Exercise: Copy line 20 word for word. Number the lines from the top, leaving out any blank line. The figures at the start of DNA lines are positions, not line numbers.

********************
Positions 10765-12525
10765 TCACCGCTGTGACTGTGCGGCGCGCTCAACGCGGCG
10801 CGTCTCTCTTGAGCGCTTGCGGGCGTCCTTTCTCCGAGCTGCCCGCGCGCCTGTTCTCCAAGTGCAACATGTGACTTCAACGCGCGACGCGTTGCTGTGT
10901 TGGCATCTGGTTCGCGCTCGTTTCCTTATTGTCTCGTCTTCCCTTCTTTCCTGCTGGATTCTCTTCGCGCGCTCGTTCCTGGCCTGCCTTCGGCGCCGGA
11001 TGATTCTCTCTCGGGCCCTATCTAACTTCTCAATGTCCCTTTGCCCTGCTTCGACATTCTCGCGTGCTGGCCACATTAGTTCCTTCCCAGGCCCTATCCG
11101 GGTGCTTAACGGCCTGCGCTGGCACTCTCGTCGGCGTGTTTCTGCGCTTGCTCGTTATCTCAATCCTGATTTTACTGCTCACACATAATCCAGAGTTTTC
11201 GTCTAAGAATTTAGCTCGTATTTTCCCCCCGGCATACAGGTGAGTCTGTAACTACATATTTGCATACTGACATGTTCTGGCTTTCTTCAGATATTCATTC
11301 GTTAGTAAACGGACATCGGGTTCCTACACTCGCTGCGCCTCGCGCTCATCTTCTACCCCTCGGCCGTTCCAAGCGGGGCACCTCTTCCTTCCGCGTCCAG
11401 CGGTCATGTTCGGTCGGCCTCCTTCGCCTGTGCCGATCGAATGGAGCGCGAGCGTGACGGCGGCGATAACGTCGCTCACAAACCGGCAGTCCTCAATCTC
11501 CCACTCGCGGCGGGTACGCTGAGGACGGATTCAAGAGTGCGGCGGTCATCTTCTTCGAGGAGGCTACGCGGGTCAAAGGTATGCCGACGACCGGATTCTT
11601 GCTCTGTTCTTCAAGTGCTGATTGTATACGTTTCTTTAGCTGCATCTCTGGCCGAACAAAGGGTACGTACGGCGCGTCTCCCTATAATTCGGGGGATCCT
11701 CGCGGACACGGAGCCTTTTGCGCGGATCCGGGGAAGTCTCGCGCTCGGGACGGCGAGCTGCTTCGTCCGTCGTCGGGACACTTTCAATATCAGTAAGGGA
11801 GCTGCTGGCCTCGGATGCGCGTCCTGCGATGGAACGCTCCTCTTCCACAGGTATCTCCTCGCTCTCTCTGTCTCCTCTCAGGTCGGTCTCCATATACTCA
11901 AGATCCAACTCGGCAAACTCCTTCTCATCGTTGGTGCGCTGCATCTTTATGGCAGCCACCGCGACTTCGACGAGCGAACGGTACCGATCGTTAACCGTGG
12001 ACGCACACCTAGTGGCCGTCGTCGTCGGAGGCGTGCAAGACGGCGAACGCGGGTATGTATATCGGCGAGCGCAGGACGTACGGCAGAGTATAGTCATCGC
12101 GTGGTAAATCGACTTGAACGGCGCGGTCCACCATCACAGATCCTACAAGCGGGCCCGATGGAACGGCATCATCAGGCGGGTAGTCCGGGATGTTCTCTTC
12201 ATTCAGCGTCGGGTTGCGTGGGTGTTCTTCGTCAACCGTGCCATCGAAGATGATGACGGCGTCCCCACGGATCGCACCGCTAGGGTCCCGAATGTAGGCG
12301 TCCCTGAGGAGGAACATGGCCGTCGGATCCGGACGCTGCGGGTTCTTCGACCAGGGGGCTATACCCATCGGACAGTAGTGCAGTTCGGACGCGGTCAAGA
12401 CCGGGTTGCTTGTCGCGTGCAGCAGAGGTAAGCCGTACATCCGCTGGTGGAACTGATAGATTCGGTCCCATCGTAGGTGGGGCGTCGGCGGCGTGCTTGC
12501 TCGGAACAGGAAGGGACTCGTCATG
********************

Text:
12501 TCGGAACAGGAAGGGACTCGTCATG